Friday, June 13, 2008

Shrink wrap

This is the last of this week's special blog-fest about reducing paper consumption to celebrate the launch of the Shrink website, the place to go to express your willingness to save forests, the climate, water and pollution by reducing the amount of paper you use - please make your pledge to save paper now, and help us to send a message to the biggest paper users that they should waste less of this valuable and useful resource. And who are the biggest paper users? Well, the biggest pulp-using sector is the packaging industry, and their products mostly reach consumers via retail outfits, particularly supermarkets. The global packaging industry is an economy bigger than the Russian Federation, and while there is no denying that well-used packages can be good for food hygiene, for example, there is no excuse for the huge volumes of paper used solely to shout brand messages at consumers before a rapid trip from shopping trolley to trash.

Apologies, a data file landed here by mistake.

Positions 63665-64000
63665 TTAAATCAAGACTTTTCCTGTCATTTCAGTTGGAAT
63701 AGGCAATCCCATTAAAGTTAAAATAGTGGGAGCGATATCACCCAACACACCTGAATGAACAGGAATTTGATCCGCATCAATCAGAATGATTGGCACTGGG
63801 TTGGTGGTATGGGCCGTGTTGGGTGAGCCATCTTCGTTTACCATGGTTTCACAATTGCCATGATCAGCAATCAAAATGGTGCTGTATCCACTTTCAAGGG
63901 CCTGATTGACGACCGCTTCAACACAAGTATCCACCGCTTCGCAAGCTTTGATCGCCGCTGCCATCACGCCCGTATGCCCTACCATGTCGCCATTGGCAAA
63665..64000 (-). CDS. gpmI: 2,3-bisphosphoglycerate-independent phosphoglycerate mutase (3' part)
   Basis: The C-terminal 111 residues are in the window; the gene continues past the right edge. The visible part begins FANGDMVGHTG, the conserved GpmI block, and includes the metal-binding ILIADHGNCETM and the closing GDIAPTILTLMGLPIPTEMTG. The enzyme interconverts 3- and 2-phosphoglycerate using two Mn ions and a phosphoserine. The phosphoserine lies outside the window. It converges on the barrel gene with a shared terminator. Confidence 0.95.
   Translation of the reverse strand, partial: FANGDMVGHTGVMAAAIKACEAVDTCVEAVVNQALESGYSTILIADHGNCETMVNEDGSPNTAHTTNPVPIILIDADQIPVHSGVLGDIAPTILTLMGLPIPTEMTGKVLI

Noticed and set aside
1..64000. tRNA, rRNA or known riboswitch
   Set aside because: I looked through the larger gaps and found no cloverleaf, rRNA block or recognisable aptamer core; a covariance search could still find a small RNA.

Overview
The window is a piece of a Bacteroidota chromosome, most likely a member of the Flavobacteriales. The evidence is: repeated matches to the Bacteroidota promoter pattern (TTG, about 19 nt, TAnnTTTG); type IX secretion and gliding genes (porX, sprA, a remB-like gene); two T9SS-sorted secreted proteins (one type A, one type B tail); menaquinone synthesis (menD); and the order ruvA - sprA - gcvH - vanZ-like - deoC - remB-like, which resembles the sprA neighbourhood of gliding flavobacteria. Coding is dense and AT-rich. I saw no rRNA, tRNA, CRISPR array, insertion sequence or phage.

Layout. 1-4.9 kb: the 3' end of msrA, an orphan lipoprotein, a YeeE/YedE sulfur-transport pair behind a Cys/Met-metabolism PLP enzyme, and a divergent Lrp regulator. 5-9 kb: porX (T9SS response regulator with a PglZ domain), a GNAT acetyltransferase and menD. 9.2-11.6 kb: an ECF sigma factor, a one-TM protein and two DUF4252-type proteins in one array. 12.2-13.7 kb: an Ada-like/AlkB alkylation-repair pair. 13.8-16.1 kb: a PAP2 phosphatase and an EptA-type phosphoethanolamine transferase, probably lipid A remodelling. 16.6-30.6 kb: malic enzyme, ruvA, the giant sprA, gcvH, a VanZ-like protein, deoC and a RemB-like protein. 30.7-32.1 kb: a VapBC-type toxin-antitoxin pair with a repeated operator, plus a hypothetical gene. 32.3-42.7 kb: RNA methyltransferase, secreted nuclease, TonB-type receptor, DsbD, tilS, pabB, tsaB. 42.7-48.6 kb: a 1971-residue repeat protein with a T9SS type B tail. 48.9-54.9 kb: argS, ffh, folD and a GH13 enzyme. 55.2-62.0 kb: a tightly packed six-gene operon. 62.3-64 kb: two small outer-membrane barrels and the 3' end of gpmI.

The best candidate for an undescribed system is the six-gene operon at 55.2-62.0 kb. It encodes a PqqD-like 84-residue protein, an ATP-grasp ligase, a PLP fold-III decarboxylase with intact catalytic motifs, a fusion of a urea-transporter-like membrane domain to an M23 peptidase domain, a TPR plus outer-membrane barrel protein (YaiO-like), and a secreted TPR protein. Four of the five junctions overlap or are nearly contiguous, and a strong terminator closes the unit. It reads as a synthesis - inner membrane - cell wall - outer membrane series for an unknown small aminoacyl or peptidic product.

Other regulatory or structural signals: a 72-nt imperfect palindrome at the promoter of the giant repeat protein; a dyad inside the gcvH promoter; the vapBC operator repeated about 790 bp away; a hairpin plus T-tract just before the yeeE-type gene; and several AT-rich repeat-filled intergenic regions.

In the UK, supermarkets responded to a government initiative called WRAP (waste reduction action programme) by agreeing the landmark Courtauld Commitment in 2005 to work to reduce waste, including packaging. Individual supermarkets have pledged to make sweeping cuts in packaging, but as they have defined their own reduction levels and timescales, some of these, such as Asda's promise of a 25% cut in their own food packaging by 2008, are much more impressive than others, such as Sainsbury's bid for a mere 5% reduction in the same period. But what's worse is that a recent study shows that the progress towards these targets has all but ground to a halt, with UK supermarkets achieving packaging reductions of only 2% in the past year. Our verdict? Must try harder.

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